you can always access your e-mail to print it out again. If you need a replacement passport, it

    would also speed things up if you have a copy of it to show the authorities. If youre carrying credit

    cards, you might want to save the banks contact information, in case you need to cancel the cards

    right away. Also, having the contact information of your host universities and next-of-kin in your e-

    mail will be useful.

    6. Vigilant, vigilant.

    Be alert and aware of the surroundings as you explore new places. Keep an eye (or best, a hold)

    on your belongings, especially in areas like trains/bus stations and tourist attractions, where people

    with swift hands are likely to take action. Be discreet when taking items out of your bag, you

    wouldnt want others to know exactly what things you have in your bag. If you need to consult

    maps, choose a brightly-lit place where you can sit down, or have your back against a wall, so thatthere wouldnt be anyone sneaking up to you.

    With all these tips in mind, we hope you are feeling more confident about embarking on your trip.

    All the best on your exchange!


    If you have been offered an exchange placement a

    it, great! After the flurry of applications and packi

    trip, all thats left for you to do is to get into the ri

    for the exchange experience. For many students, t

    the first time they will spend such a long period of time far away from home. Hence, m

    ration is just as important as having your bags packed and travel information handy.

    Going on student exchange is not just an easy way to clear as many academic un

    ble, or an excuse for a long holiday. Asking yourself what you hope to achieve through

    ence and setting personal goals will help steer the decisions you need to make while a

    will gear you towards greater personal growth and cultivation of friendships that will las

    the memories of your trip have faded.

    One of the keys to a unique experience is to be more than a casual tourist. It pos

    know local students and familiarize yourself with the social customs and history of the c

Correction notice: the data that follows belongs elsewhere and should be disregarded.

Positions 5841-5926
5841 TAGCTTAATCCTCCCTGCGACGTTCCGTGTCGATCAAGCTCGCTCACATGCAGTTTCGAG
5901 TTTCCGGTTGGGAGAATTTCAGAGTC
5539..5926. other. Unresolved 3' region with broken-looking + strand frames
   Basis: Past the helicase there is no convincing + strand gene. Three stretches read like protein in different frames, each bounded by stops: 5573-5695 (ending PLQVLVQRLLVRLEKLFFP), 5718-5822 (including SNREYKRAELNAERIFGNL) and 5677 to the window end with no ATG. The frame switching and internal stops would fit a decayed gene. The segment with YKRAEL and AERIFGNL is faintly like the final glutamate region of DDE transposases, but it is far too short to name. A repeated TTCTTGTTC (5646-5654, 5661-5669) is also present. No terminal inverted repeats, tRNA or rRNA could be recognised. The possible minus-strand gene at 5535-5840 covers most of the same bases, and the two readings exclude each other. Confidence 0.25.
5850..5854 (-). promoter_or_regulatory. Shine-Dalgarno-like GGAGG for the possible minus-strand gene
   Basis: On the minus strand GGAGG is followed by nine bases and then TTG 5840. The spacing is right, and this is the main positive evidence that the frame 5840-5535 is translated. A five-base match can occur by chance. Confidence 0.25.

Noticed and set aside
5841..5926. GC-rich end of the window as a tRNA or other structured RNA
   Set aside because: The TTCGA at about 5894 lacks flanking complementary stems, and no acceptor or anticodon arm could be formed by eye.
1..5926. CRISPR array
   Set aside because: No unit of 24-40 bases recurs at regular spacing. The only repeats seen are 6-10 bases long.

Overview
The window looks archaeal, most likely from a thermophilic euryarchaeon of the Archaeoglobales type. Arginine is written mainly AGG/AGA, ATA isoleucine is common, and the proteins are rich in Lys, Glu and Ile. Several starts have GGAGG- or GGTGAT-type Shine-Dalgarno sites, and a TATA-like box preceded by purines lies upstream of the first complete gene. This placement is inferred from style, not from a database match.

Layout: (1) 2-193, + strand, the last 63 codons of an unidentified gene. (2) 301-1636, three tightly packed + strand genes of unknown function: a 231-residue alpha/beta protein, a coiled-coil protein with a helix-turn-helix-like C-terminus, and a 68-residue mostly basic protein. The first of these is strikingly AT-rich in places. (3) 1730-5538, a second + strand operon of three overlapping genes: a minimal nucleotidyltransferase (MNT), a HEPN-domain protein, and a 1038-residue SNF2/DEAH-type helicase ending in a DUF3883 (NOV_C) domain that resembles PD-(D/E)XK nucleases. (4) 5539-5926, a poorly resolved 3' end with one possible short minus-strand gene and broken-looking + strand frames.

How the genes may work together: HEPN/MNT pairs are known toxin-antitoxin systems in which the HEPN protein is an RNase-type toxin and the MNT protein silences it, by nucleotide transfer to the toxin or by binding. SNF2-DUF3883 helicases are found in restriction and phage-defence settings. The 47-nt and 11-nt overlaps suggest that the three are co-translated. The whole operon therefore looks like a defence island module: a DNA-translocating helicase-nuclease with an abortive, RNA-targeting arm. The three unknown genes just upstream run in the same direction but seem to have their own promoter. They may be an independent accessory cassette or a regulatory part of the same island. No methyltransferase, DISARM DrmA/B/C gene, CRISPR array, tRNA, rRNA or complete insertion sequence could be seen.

are visiting. This will greatly enrich your appreciation of the places and local practices y

    Besides that, having an open mind to understand the value systems of different culture

    the effect of culture shock and help you adapt better to your new environment.

    The great thing about being on student exchange is getting to live with an intern

    dent community. Instead of sticking to your own clique all the time, make an intentio

    befriend students from other nationalities. Sharing food from your own country i s a fun

    mention delicious) way to make new friends. A few useful tips include brushing up on s

    home-flavoured recipes and bringing souvenirs from home as gifts. Interesting facts

    own country can also be good conversation starters and will be helpful for cultural prese

    Student exchange is also an opportunity for you to develop life skills such as bud

    communicating well with others. You will most l ikely have to share accommodation and

    plans with other students, hence learning to compromise is essential for an enjoyable sta

    a foreign country may cause students from the same university or country to rely mo

    other. This can lead to lasting bonds of friendship but can also cause a greater intensity

    faced. No matter what, remember to maintain a positive attitude and constantly keep in

    family members back home.

    Getting the most out of your student excha

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    In conclusion, having clear goals will enable you to have a successful exchange programme.

    Though you may initially feel uncomfortable about being outside of your comfort zone, the adap-

    tation process will cause you to mature as a person. With an outwardly focused attitude that is

    receptive to learning new things, student exchange will prove to be one of the most enriching

    experiences of your life.

    I Travel, I Eat, I Shoot Photo Competition

    GEM Explorer/Discoverer participants for May 2012 - April 2013 are eligible to participate in this

    photo competition. 1st, 2nd, and 3rd prizes are up for grabs in each of the two categories below.

    Up to 10 consolation prizes will also be given away for shortlisted photos. So hesitate no longer

    and submit your entries from 11 March - 7 April 2013!

    Category 1: General

    Submit a photographic shot of you or you and your friends in a setting that best encapsulates

    My most defining moment in my overseas program in your host country. Provide a short de-

    scription (50 words max) of the place and your feelings at that moment.

    Category 2: Food

    Submit a photo that can best represent the food cultur